2. is designed to transport more than 10 passengers, including the driver; or
  3. is used in transporting hazardous materials in a quantity requiring placarding.
The UCR fees are based on the number of commercial motor vehicles you reported on your last MCS-150 form (for US DOT Number registration) or the total number of commercial motor vehicles owned and operated for the 12-month period ending June 30 of the year immediately prior to the year for which the UCR registration is made. This includes owned and leased vehicles (with a term of lease for more than 30 days).


Key UCR Points

The UCR applies to all states in the continental United States and the provinces of Canada (if a Canadian carrier travels in any of the lower 48 states, then UCR is required).

Roadside enforcement of UCR requirements starts Jan. 1 each calendar year.

Renewals commence during the last quarter of the calender year.

Registrations expire on Dec. 31 of the registration year.

Register online for UCR at http://www.ucr.in.gov/ . This is a federal website (down from Nov 10th Midnight till Nov 11th 3:00 PM, 2012). If your state is part of the “Agreement,” it may send out a registration form to register by mail.

What are the 2013 UCR fees?

Fleet Size
(Excluding Trailers)
Fee Per Company
0 – 2 $76.00
3 -5 $227.00
6 – 20 $452.00
21 – 100 $1,576.00
101 – 1,000 $7,511.00
More than 1000 $73,346.00

Brokers, freight forwarders or leasing companies are required to pay a fee of $76.

Do I need to register through a “Service Bureau” or permitting agent?

A third-party Service Bureau or permitting agent is not required for your UCR registration. You may register directly with the UCR at the UCR website http://www.ucr.in.gov/  It may take several months, however, from the time of registration for the UCR system to be processed, so like any government agency interaction, to avoid later fines, be sure to keep good records.

Online payment must be made by either credit card or e-check. Log in and follow the step-by-step instructions. There is a $3.00 transaction fee charged for each filing. Additionally, if paying by credit card (Visa or Mastercard), you will need to pay either a 2.5 percent processing fee, or if paying by e-check, a $1.00 transaction fee.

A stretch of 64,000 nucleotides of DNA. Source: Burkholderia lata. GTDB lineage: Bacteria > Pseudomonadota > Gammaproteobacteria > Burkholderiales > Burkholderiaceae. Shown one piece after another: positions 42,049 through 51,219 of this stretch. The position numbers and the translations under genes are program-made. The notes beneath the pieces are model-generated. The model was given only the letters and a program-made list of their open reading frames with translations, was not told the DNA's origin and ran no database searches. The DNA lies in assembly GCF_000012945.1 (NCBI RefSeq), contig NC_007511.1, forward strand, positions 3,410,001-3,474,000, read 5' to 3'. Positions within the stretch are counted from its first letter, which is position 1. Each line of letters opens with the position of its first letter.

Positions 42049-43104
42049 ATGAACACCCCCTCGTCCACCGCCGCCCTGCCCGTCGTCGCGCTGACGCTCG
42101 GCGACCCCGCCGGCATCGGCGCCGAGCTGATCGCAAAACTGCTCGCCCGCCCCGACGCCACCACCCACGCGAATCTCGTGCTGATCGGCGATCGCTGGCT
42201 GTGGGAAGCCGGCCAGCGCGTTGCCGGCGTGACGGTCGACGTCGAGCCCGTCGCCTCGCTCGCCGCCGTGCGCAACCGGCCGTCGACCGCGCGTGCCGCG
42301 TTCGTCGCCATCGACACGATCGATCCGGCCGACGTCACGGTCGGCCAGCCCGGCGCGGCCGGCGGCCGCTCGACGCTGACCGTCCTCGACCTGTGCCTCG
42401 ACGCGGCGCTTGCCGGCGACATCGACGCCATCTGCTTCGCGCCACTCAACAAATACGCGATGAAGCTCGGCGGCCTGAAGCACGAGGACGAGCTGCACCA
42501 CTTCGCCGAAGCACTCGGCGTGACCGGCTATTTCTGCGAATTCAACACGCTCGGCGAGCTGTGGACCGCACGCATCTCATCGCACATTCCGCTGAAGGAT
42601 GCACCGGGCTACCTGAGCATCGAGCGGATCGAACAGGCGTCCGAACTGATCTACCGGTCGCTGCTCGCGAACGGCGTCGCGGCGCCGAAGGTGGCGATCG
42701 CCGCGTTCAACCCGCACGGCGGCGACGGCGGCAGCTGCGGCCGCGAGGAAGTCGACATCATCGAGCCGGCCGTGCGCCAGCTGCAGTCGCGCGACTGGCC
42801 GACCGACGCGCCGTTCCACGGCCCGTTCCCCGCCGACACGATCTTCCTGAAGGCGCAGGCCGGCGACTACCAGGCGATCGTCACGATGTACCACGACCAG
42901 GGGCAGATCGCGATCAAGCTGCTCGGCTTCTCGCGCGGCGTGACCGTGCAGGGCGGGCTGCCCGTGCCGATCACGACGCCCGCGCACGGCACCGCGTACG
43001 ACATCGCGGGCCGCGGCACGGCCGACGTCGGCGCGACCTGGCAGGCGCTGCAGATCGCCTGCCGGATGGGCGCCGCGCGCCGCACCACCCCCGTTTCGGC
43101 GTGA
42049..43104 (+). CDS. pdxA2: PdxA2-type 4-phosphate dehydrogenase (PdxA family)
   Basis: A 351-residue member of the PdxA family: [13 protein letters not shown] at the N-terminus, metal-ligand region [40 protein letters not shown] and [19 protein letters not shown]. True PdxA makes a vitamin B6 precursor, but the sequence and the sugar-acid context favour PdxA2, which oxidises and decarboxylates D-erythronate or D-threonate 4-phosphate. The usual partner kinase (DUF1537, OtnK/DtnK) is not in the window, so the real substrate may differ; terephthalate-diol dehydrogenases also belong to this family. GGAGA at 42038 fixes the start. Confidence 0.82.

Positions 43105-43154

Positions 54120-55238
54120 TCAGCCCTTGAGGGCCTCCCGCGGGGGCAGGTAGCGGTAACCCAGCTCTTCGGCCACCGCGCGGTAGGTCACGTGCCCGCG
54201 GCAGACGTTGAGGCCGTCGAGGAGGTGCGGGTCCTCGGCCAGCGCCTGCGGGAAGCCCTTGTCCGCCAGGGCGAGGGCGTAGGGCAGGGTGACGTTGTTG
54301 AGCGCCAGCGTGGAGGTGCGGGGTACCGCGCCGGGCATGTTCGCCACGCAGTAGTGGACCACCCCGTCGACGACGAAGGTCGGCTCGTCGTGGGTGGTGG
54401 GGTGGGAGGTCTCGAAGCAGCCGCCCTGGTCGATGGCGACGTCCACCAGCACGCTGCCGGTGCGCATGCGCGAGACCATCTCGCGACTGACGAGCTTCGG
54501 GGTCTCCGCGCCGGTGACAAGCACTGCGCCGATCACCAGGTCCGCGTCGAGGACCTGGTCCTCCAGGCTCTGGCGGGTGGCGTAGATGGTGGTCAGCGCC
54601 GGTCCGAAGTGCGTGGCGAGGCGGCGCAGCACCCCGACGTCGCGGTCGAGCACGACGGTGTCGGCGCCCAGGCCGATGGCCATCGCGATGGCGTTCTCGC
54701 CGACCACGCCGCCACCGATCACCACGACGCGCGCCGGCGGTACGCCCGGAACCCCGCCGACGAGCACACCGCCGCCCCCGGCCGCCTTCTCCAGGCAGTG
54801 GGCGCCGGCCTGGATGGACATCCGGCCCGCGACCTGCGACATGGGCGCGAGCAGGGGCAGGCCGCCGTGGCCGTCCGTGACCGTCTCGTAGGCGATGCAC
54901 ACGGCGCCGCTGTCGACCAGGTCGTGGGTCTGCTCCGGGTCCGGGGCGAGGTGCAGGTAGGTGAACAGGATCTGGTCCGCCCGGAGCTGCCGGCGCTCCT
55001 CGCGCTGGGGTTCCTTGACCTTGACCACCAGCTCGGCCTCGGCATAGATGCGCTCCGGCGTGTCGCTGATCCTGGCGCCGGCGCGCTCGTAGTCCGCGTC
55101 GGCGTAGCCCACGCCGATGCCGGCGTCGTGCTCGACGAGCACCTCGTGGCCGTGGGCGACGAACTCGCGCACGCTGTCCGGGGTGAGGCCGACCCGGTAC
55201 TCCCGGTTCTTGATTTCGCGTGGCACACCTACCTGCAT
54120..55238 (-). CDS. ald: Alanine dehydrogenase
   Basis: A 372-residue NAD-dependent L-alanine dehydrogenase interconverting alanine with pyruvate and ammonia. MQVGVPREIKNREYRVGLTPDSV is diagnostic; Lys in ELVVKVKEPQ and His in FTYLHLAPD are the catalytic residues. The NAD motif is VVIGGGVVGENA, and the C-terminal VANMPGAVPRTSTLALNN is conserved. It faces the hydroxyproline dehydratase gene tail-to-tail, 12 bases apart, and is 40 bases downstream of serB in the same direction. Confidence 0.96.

Who is DOT regulated?

When things go wrong . . .

“When things go wrong, don’t go wrong with them.” Elvis

(I) Application of the federal DOT regulations is determined on a trip-by-trip basis, based on the “intent” of the trip. Most states have adopted the federal motor carrier safety regulations.

Example 1: An employee (of a contractor) offers to carry some work supplies across state lines to a work site with his personal 11,000 pound Gross Vehicle Weight Rated (GVWR) pickup.

Both the vehicle and driver would be DOT regulated* on that trip.

Example 2: An employee (of a contractor) uses the same, personal truck to carry his own work tools to a work site.

The vehicle and driver would NOT be regulated on that trip.

Example 3: A contractor uses his personal 11,000 pound Gross Vehicle Weigh Rated pickup truck to carry his own work tools across state lines to a work site.

Both the vehicle and driver would be regulated* on that trip.

*If engaged in “commerce” (see 49 CFR Part 390.5 – Definitions)

(II) If engaged in “commerce,” DOT compliance requirements are based on the weight of the vehicle. Each “Part” of the regulations should be taken into consideration; application of the DOT regulations are determined on a “Part-by-Part” basis.

Is your vehicle (power unit or trailer or combination) over 10,001 pounds Gross Vehicle Weight Rating GVWR (empty or laden – it doesn’t matter)?

If yes, it is a Commercial Motor Vehicle (CMV) under 49 CFR Part 390 – (see “Definitions”) and parts 390, 391,392, 393, 395, 396, etc., apply.